Viaggi dalla China alla costa nord-ovest d'America fatti negli anni 1788 e 1789 dal Capitano G. Meares : prima traduzione italiana : arricchita di note istoriche-scientifiche di vedute, marine, ritratti, carta geografica ec.

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Author: Meares, John (c1756-1809)

Year: 1796

Publisher: Presso Giuseppe Policarpo Merande. Luigi Coltellini

Place: Napoli (Naples)


4 volumes. [2]+3+[1 blank]+261 pages with frontispiece, four plates and index; [2]+238 pages with three plates (one folding), two maps and index; [2]+220 pages with large foldout map of the pacific and North West Coast of America, one folding plate, geographical vocabulary and index; [2]+252 pages with four maps, two folding plates, maritime vocabulary and index. Small octavo (7 3/4" x 5 1/4") bound in contemporary quarter black leather with gilt lettering and decoration to spine over marbled boards. (Howes M 471) Second Italian edition.

John Meares was a navigator, explorer, and maritime fur trader.Meares undertook his first voyage to the northwest coast of North America in 1786, sailing from Calcutta (India) in charge of two trading ships, the Nootka, under his own command, and the Sea Otter, under William Tipping. Meares may have been the principal owner of the Bengal Fur Company, the firm that organized the expedition; he was certainly its guiding spirit. He traded in Alaskan waters and wintered in Prince William Sound, where 23 of his crew died of scurvy. In May 1787 captains Nathaniel Portlock and George Dixon found him there, his ships trapped in the ice. Though captured, in effect, by Portlock and Dixon, Meares was released on bond with the understanding that he would sail directly for Macao and not return to the northwest coast. In January 1788 Meares again sailed for the northwest coast, reaching Nootka Sound in May in the Feliz Aventureira, accompanied by the Efigenia Nubiana under the command of William Douglas. Meares sailed under the Portuguese flag, a device that allowed him to trade freely at Macao (a Portuguese possession) and pay lower customs duties at Canton. At Canton during the winter of 1788–89 Meares and his associates formed a partnership with the King George’s Sound Company, calling the new concern the Associated Merchants Trading to the Northwest Coast of America. To represent the new firm Meares sent James Colnett, with the Argonaut and the Princess Royal, to join the Efigenia and the North West America in trade on the coast. Early in 1789 a force of Spaniards under Esteban José Martínez was sent to establish a post at Nootka Sound in order to protect Spanish claims to the area. Between mid May and mid July Martinez seized all four Associated Merchants’ vessels, contending that foreign ships were violating Spanish rights of trade and navigation on the coast and in adjacent seas. When news of the seizures reached Meares in China he sailed to England where, on 30 April 1790, he submitted his Memorial on the capture of British vessels at Nootka to the Home secretary, William Wyndham Grenville. In his statement Meares exaggerated the permanence of the British settlement in the sound and the losses sustained by the Associated Merchants. But anti-Spanish sentiment ran high, and the British cabinet at the height of the Nootka crisis announced the outfitting of a large fleet. Under this coercion Spain agreed to the terms eventually announced in the Nootka Convention of 28 Oct. 1790 (revised in 1793 and 1794), whereby British rights to the trade at Nootka and to navigation in the Pacific were acknowledged. Widespread interest in the maritime fur trade and the northwest coast led Meares to bring forth in 1790 his pretentious Voyages made in the years 1788 and 1789, from China to the north west coast, which magnified the author’s accomplishments in discovery and trade at the expense of others, including Dixon, who had aided Meares at Prince William Sound in 1787.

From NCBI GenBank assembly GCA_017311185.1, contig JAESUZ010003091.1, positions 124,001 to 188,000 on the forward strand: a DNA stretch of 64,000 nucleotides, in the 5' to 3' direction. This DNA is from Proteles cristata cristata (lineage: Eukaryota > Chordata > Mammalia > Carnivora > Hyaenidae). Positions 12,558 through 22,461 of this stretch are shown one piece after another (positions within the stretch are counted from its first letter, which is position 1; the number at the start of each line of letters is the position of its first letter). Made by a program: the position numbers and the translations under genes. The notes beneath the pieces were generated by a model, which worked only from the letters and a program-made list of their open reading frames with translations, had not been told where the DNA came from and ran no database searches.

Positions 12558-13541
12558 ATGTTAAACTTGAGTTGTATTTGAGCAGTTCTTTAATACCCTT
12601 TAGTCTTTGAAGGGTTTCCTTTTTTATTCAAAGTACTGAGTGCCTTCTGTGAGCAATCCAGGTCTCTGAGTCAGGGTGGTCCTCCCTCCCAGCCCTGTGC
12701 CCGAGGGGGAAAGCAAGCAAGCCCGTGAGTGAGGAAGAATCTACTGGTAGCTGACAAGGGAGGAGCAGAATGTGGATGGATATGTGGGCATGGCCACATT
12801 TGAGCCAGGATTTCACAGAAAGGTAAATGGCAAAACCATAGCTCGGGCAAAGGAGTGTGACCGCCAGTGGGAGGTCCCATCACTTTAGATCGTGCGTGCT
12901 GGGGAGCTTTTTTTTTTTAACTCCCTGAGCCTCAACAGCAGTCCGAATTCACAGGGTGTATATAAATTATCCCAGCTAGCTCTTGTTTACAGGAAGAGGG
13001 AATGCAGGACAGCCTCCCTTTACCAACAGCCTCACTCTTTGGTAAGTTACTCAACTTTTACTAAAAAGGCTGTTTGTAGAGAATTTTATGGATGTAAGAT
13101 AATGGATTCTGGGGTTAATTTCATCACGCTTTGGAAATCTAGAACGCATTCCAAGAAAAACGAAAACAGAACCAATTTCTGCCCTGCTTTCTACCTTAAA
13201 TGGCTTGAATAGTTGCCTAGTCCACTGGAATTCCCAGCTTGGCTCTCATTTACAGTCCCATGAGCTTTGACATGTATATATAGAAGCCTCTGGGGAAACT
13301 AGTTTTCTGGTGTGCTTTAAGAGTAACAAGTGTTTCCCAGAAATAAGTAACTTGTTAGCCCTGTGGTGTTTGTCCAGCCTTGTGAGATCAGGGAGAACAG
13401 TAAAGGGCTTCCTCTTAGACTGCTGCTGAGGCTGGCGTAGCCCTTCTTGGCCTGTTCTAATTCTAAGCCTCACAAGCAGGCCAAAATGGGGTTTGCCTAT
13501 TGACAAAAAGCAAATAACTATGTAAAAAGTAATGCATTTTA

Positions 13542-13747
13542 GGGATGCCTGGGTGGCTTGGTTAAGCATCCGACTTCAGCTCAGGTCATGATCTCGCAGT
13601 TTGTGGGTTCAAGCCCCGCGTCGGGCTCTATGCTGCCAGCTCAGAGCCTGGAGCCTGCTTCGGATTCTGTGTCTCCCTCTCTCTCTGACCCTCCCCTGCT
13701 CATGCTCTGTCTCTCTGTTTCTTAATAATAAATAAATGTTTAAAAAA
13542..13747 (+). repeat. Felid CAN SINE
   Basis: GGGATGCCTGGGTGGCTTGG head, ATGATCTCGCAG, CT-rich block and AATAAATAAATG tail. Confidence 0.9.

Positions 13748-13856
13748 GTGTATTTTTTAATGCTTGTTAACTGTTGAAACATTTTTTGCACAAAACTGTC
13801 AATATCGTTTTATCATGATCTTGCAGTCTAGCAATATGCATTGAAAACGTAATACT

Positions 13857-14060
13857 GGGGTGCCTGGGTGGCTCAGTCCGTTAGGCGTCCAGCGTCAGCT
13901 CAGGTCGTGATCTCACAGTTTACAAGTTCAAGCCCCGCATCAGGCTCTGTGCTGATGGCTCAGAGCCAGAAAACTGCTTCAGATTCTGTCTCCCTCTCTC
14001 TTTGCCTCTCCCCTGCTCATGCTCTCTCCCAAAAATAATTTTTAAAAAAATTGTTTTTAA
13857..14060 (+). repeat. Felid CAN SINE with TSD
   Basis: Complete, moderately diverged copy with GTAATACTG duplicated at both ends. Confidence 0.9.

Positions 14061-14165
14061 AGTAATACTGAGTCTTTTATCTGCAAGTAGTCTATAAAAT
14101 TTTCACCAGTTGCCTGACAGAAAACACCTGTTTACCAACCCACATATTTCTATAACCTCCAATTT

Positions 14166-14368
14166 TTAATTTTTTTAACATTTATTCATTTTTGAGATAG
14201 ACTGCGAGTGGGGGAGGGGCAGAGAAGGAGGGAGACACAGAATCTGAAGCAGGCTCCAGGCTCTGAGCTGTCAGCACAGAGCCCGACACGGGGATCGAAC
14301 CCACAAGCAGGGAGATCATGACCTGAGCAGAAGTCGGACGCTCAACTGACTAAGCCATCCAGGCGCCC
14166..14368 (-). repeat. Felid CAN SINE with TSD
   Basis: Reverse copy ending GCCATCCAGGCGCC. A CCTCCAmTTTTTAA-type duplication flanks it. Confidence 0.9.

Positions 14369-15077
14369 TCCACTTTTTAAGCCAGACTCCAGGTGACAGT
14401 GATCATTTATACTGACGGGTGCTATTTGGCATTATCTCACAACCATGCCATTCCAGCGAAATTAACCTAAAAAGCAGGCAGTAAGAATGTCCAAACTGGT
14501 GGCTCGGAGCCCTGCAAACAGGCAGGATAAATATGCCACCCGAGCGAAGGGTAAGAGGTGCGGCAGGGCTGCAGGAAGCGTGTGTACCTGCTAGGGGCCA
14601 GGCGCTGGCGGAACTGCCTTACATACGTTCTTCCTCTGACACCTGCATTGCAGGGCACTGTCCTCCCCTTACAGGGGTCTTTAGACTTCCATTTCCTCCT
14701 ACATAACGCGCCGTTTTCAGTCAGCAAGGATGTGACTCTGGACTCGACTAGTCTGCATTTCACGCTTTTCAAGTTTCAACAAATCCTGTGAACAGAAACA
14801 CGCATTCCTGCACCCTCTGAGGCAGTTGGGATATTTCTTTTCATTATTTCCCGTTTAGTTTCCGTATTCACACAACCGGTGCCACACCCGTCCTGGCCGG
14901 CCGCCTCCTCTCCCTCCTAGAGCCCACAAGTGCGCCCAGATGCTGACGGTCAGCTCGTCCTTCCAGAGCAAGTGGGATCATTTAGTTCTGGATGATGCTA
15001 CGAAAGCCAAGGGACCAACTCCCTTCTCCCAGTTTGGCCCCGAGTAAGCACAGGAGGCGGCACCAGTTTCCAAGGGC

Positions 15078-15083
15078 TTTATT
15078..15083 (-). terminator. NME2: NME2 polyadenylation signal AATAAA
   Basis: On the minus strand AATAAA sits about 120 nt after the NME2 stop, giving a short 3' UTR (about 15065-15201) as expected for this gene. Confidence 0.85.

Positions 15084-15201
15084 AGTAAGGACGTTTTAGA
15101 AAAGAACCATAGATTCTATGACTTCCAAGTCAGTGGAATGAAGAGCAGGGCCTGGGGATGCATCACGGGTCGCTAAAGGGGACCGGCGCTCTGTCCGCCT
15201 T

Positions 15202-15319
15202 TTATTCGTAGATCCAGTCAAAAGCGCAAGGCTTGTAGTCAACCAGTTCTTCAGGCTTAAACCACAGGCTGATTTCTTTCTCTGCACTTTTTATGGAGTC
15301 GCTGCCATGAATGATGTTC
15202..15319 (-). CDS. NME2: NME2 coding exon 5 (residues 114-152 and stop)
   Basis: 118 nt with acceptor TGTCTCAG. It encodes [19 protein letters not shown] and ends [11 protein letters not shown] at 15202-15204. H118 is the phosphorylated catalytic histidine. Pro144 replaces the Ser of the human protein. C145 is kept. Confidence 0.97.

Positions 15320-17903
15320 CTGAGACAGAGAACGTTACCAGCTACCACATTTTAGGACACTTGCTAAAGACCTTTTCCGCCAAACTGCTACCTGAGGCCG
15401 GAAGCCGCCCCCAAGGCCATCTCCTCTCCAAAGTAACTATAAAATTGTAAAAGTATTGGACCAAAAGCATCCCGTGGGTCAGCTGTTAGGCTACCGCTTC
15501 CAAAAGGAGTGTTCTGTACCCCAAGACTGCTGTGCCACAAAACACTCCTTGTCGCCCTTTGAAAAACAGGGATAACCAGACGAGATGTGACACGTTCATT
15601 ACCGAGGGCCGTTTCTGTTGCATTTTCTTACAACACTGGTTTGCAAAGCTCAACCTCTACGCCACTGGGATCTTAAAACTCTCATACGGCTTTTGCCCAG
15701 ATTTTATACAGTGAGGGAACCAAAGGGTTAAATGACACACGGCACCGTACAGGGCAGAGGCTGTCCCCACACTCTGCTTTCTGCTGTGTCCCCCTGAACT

Moderate rubbing and extremity wear, corners bumped. Edges speckled. Light scattered foxing, heavier on preliminary and terminal sheets. Volume I has small tear on lower corner of pages 31-32, damp-staining on pages 157-168. Volume III has damp-staining on lower margins on pages 197-220. A very good set.

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